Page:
NEW YORK --
The storm that devastated Haiti is over the Carolinas and heading to the tri-state-area. Now residents in the area are getting ready.Crews with the Department of Environmental Protection and Sanitation Department have been clearing the basins and drains since Wednesday.
The cleanings are to preemptively prevent flash flooding caused by the large amount of rain expected.
Extra crews from multiple city agencies are on hand this weekend to deal with any emergencies that are caused by the weather.
The city expects several inches of rain to fall Saturday, and has activated its emergency flash flood plan.
Mayor Bloomberg talked to the Office of Emergency Management Commissioner Joe Bruno on Friday morning. Bruno says there will be a limited activation of the Office of Emergency Management today.
Meanwhile, the Suffolk County chapter of the American Red Cross is ready for the storm emergency shelters will open today at 10am in Holbrook and Southampton in addition to other areas. Other Shelters are available to open throughout the region if needed. Volunteers and staff are ready as well as the Emergency Response Vehicles to service any storm or disaster.
Click here for information from Tri-state and local government agencies.
Click here for information from area utilities.
Click here for area cancelations or schedule changes because of Hanna.
** COAST GUARD URGES MARINERS TO PREPARE FOR TROPICAL STORM**
The Coast Guard is urging mariners to be aware of the potential hazards associated with Tropical Storm Hanna, which is expected to arrive in the New England area Saturday, Sept. 6, 2008.
Weather conditions are anticipated to deteriorate Saturday afternoon, bringing three to four inches of rainfall Saturday evening with wind 28 to 31 mph, possibly gusting as high as 43 mph.
A flood watch is in effect for portions of southern Connecticut, northeast New Jersey and southeast New York from Saturday afternoon through late Saturday evening.
The Coast Guard advises mariners to take the following precautions:
Stay off of the water. The Coast Guard's search and rescue capabilities degrade as storm conditions strengthen. This means help could be delayed. That is why boaters are urged to heed to weather watches, warnings and small craft advisories.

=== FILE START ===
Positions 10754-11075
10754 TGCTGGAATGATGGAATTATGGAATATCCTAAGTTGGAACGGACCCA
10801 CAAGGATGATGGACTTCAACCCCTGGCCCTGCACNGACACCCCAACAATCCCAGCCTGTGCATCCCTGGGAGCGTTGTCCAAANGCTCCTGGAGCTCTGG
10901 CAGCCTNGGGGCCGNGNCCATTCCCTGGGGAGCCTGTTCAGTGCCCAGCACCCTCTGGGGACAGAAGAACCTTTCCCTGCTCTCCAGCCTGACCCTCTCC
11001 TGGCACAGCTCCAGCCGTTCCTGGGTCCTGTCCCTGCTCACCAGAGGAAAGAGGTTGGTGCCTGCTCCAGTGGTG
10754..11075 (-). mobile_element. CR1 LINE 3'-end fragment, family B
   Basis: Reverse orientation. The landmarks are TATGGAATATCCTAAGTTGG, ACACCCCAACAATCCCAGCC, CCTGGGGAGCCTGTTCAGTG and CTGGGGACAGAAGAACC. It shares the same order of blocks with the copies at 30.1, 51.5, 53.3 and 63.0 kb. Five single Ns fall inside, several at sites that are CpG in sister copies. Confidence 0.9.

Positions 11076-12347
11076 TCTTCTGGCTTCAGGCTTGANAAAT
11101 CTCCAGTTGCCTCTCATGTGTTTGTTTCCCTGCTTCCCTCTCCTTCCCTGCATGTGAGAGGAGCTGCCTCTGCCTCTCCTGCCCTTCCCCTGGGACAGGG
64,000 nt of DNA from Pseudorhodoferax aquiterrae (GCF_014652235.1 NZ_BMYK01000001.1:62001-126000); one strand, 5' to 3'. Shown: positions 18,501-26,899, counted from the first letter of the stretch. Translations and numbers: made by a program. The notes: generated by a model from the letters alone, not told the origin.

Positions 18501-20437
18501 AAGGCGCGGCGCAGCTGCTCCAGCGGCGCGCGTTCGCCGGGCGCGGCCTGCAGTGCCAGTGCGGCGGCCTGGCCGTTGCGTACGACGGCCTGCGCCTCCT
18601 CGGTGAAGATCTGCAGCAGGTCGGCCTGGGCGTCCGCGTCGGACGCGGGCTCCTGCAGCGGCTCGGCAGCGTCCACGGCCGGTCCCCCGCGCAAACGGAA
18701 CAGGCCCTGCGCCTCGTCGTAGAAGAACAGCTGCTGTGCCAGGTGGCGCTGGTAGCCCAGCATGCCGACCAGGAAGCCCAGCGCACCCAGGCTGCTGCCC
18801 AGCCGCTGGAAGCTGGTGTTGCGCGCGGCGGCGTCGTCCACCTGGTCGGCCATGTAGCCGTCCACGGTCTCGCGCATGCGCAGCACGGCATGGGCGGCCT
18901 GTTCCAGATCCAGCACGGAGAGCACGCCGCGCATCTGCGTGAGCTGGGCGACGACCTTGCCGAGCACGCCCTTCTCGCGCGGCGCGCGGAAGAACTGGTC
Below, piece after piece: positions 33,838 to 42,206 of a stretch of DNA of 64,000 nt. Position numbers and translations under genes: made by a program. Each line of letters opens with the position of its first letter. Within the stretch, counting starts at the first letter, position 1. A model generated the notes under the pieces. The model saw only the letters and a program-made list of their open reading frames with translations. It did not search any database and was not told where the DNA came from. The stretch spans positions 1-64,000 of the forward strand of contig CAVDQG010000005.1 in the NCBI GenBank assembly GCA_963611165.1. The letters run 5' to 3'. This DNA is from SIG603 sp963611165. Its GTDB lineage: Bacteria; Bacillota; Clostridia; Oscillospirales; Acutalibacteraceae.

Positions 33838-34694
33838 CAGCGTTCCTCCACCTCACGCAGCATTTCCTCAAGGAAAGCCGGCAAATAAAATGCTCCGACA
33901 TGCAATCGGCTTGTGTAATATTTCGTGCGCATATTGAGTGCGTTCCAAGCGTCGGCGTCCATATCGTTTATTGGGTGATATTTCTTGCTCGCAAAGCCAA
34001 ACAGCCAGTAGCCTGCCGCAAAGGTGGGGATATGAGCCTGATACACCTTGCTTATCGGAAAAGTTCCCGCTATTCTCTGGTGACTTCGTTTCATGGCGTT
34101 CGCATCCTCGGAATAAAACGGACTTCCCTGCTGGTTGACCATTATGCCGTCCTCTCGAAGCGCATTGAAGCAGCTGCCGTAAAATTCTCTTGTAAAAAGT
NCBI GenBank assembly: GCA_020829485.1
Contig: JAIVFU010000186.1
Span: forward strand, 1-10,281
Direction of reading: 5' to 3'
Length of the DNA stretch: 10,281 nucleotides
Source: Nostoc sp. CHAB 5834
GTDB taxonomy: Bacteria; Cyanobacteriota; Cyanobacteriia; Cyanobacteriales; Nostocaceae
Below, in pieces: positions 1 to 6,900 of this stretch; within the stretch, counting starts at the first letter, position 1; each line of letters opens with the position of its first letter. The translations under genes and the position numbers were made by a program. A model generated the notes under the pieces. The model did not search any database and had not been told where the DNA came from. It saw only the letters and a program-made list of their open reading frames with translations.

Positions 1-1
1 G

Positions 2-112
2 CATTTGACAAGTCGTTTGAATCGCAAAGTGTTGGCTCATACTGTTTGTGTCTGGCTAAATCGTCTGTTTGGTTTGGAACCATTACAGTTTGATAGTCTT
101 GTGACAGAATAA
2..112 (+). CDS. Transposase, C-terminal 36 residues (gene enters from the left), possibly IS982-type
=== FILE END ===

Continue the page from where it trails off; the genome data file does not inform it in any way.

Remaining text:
Secure your boat and belongings. Owners of larger boats are urged to move their boats to inland marinas where they will be less vulnerable to breaking free of their moorings or sustaining damage. Smaller boats should be pulled from the water and stored in a place that is not prone to flooding. Those who leave their boat in the water are reminded to secure life rings and life jackets. Loose items, if not secured properly, can break free and require valuable search and rescue resources be diverted to ensure they are not actually people in distress.
Stay clear of beaches and low-lying areas. Even the best swimmers can fall victim to the strong waves and rip currents caused by Hanna. Swimmers are urged to stay clear of beaches until local officials say the water is safe. Residents are encouraged to heed to local evacuation warnings and orders because localized flooding can sometimes be associated with large amounts of rain.
Stay informed. The public should monitor the progress and strength of Hanna through local television, radio and Internet. Mariners can also tune in to VHF radio channel 16 for advisories, warnings and information on the storm's progress.
For information on Hanna's progress, please visit the National Hurricane Center's web page: www.nhc.noaa.gov/.
For more information on hurricane and severe storm preparedness, please visit the U.S. Coast Guard Storm Center at: www.uscg.mil/news/stormcenter/
WEB PRODUCED BY: Lakisha Bostick